Waking Martha

Most of the faces are strangers’ faces, but many of them are those he remembers being worn by much younger people, before they got old. Most of the faces seem shocked, looking into the eyes of others, searching for the right thing to say, the best memory to savor, the sweetest shared recollection.

No one knows what to think. Everyone tries hard not to think about where they are, or why. Everyone tries hard to imagine better days ahead. Everyone looks forward to the end of suffering, hoping for the arrival of peace, for any small shard of bliss to descend upon them, lifting them out of their current unbearable misery.  Sadly, even with endings so near at hand, there is no end to the present sadness in sight.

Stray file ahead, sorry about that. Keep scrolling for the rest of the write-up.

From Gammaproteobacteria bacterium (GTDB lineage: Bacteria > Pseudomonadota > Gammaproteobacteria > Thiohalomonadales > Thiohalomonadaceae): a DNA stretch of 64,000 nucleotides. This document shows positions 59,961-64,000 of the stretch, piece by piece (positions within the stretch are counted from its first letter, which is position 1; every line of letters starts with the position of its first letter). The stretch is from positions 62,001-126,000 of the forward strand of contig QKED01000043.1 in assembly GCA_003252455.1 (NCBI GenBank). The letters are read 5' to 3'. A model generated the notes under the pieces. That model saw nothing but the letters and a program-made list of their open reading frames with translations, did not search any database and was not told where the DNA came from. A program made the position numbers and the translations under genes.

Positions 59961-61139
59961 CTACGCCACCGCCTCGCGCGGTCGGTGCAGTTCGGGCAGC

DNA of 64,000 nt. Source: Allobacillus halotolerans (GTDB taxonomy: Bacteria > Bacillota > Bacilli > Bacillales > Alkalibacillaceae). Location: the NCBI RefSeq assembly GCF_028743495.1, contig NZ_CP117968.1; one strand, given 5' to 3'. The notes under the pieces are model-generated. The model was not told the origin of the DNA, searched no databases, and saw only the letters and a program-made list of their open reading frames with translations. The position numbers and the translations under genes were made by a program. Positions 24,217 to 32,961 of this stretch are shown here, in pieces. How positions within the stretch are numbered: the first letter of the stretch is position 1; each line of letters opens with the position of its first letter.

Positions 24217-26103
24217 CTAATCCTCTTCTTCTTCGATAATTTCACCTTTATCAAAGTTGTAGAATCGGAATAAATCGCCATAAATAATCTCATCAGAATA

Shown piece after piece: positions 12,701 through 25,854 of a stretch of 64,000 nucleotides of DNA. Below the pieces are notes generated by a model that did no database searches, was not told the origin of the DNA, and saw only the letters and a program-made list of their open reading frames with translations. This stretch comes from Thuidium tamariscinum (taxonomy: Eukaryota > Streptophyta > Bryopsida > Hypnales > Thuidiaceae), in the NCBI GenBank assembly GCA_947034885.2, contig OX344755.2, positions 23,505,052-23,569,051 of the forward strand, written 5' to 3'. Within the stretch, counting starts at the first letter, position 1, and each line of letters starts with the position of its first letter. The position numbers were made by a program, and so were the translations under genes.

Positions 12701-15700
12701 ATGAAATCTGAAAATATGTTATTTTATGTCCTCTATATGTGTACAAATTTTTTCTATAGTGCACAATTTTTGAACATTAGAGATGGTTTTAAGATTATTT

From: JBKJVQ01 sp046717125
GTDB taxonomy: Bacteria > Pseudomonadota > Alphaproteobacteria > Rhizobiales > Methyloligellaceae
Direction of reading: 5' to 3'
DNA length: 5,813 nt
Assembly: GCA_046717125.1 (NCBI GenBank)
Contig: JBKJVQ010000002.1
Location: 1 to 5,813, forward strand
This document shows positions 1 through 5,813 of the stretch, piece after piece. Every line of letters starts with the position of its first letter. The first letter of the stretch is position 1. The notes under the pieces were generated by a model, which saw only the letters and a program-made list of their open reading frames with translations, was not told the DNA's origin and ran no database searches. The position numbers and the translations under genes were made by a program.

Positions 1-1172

It seems like everyone is family; seems like even though so many of the faces are unfamiliar, none of them are alien. None of them fall outside the gathered circle; none remain beyond weeping and remembering; beyond the sharing of the common grief.

Most of them take turns, stepping up and taking their time to tell their own life stories later, after they’ve told and retold their stories of the times they’ve spent with each other; taking their time to tell their stories of how they came to be who and what they are.  Everyone listens carefully, hoping to hear some small detail from someone else’s story that reminds them how they’re linked, hoping their shared connections will somehow lessen the loss.

But no matter how many stories are told, no matter how many links are discovered or rediscovered their loss and pain remain.


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